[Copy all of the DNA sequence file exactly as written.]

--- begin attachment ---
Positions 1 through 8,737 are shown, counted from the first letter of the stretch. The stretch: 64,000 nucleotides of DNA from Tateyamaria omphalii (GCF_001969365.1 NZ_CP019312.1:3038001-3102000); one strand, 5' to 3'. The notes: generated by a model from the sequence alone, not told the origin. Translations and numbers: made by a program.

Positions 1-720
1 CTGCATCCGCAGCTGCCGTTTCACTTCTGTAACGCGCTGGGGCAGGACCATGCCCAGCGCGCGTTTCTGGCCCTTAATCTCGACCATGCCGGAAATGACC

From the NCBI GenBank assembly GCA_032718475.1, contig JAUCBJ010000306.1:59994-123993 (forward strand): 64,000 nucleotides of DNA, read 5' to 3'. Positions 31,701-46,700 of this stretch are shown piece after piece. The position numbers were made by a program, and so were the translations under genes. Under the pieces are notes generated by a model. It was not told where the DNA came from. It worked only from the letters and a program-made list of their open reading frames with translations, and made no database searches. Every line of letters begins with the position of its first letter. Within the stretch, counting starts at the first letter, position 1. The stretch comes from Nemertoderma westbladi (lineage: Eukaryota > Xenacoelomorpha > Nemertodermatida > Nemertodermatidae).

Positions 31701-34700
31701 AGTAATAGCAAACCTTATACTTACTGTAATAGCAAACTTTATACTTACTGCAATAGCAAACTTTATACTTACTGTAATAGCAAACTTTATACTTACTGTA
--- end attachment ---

Positions 1 through 8,737 are shown, counted from the first letter of the stretch. The stretch: 64,000 nucleotides of DNA from Tateyamaria omphalii (GCF_001969365.1 NZ_CP019312.1:3038001-3102000); one strand, 5' to 3'. The notes: generated by a model from the sequence alone, not told the origin. Translations and numbers: made by a program.

Positions 1-720
1 CTGCATCCGCAGCTGCCGTTTCACTTCTGTAACGCGCTGGGGCAGGACCATGCCCAGCGCGCGTTTCTGGCCCTTAATCTCGACCATGCCGGAAATGACC

From the NCBI GenBank assembly GCA_032718475.1, contig JAUCBJ010000306.1:59994-123993 (forward strand): 64,000 nucleotides of DNA, read 5' to 3'. Positions 31,701-46,700 of this stretch are shown piece after piece. The position numbers were made by a program, and so were the translations under genes. Under the pieces are notes generated by a model. It was not told where the DNA came from. It worked only from the letters and a program-made list of their open reading frames with translations, and made no database searches. Every line of letters begins with the position of its first letter. Within the stretch, counting starts at the first letter, position 1. The stretch comes from Nemertoderma westbladi (lineage: Eukaryota > Xenacoelomorpha > Nemertodermatida > Nemertodermatidae).

Positions 31701-34700
31701 AGTAATAGCAAACCTTATACTTACTGTAATAGCAAACTTTATACTTACTGCAATAGCAAACTTTATACTTACTGTAATAGCAAACTTTATACTTACTGTA